Thursday, June 10, 2010

How do we know what isn't so?

Thomas Gilovich’s book, “How We Know What Isn’t So: The Fallibility of Human Reason in Everyday Life,” focuses on the common errors humans make while trying to comprehend the world around them. He explains how our beliefs are derived from flawed rationality rather than irrationality. Gilovich covers topics ranging from our tendency to look for confirmation, our ability to find a pattern and meaning in chaos and randomness, the distinction between two and one sided events, biases, the Lake Wobegone effect, ESP, and much more.

I found the topic on “the will to believe” particularly interesting. The will to believe, a type of wishful thinking, states that people will cling onto any supporting evidence that is in favor of their views or beliefs. It’s not that people will simply believe whatever they want to, but rather that evidence may seem compelling only when evaluated somewhat uncritically. We tend to be more compassionate towards information that supports our hopes and rather skeptical of information that is antagonistic to them.

Gilovich gives two compelling examples of this. He says people use the will to believe when exploring medical treatments and also when it comes to ESP. Alternative medical practices often take advantage of scenarios where people are desperate for options or change, such as arthritis, cancer, or aging. People eager to get treatment often make rushed decisions when the possibilities of success seem convincing. Gilovich also relates the “will to believe” to people’s beliefs in ESP. Somewhat seductive aspects of ESP are the implication that we possess powers that we have yet to develop and the potential for some part of us to survive death. Belief and the desire to believe, creates a market for the coverage of pseudoscience and the paranormal. Coverage creates or reinforces belief when the media and the public feed off of one another. If evidence can make a doctrine seem plausible, most laypeople are willing to believe in its effectiveness, especially if it’s to their own benefit.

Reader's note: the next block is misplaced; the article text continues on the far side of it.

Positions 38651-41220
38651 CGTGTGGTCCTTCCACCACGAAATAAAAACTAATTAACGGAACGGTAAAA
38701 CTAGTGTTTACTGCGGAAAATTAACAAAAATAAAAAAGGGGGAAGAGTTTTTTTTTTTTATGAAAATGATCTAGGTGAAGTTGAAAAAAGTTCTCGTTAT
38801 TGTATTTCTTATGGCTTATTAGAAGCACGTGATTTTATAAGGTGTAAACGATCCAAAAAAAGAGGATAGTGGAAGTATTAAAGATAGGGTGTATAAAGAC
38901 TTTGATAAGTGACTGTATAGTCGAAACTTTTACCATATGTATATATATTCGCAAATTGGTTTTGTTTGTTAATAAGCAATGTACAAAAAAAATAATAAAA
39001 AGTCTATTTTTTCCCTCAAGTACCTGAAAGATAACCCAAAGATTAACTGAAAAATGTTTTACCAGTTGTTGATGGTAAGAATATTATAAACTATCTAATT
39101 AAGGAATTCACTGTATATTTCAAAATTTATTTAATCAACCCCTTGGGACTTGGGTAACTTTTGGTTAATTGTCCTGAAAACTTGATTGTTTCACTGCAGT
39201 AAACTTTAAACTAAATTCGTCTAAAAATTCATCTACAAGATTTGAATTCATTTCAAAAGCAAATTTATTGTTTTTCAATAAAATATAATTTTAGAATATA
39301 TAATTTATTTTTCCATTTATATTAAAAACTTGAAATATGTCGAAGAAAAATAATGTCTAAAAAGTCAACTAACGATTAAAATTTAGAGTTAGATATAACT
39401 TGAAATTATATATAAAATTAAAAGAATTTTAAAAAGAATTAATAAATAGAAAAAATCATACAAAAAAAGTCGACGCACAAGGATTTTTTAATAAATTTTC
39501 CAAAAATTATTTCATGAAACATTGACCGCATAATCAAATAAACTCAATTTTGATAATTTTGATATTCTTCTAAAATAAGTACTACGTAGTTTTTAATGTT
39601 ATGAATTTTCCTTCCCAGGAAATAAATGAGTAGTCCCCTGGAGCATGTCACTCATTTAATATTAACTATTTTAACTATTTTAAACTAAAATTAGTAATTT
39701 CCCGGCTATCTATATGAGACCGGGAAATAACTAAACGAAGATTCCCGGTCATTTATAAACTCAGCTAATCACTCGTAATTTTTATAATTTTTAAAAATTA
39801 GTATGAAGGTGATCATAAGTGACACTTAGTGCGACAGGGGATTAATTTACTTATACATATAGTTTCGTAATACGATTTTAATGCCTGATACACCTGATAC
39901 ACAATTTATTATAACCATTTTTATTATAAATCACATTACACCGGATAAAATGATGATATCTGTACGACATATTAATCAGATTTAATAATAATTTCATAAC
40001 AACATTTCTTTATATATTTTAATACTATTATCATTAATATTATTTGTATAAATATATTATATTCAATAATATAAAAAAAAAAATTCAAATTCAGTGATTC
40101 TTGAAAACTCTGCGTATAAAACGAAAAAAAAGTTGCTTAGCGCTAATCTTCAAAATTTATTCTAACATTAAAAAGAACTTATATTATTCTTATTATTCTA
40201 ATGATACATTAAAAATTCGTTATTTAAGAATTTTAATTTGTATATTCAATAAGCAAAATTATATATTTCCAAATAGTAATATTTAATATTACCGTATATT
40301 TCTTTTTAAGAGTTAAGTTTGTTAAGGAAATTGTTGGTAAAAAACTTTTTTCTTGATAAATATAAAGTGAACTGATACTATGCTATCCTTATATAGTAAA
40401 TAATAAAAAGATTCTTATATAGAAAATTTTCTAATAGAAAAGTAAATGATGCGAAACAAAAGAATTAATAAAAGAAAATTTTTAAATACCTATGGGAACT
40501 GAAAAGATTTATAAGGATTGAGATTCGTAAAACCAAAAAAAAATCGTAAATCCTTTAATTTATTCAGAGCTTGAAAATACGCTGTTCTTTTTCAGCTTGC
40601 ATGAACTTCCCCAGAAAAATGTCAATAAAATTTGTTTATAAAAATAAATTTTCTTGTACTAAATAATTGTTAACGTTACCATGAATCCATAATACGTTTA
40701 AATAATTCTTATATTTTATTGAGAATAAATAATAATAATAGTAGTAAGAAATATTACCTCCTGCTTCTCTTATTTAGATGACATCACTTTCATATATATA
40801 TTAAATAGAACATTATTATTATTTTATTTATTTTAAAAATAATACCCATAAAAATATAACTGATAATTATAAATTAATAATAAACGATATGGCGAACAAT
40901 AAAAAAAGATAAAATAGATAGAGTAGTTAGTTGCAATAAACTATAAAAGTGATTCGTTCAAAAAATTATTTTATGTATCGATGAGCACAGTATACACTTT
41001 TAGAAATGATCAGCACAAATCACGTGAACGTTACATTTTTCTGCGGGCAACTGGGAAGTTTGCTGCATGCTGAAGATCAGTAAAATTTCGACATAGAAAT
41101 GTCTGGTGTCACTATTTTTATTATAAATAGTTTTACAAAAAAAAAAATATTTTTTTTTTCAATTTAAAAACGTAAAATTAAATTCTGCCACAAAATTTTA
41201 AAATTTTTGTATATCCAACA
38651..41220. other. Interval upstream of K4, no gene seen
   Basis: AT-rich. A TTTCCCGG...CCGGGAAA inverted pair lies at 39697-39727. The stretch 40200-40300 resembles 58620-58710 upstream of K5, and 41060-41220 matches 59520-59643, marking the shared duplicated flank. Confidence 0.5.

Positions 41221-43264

This concept of the “will to believe” reminded me immediately of the 10% use of our brain theory that I read about in Scientific Perspectives on Pseudoscience and the Paranormal by Timothy Lawson. He talks about how the 10% theory can seem appealing to people because it encourages the idea that we have untapped potential in our brains, leaving the possibility that anyone, if able to tap into the other 90%, can be the next Einstein. People often believe things without giving it a second thought because it’s just more comfortable that way.

Overall, I found this book very interesting. The author was witty, informative, and persuaded me with pure commonsense. It tied in very well with what we are already learning in class. Almost instantly, I find myself being much more critical on my everyday judgments and decisions, taking a step back and few moments to use my scientific mind. Now I know how to tell what isn’t so!

-Clarie-Ann Henriques

No comments:

Post a Comment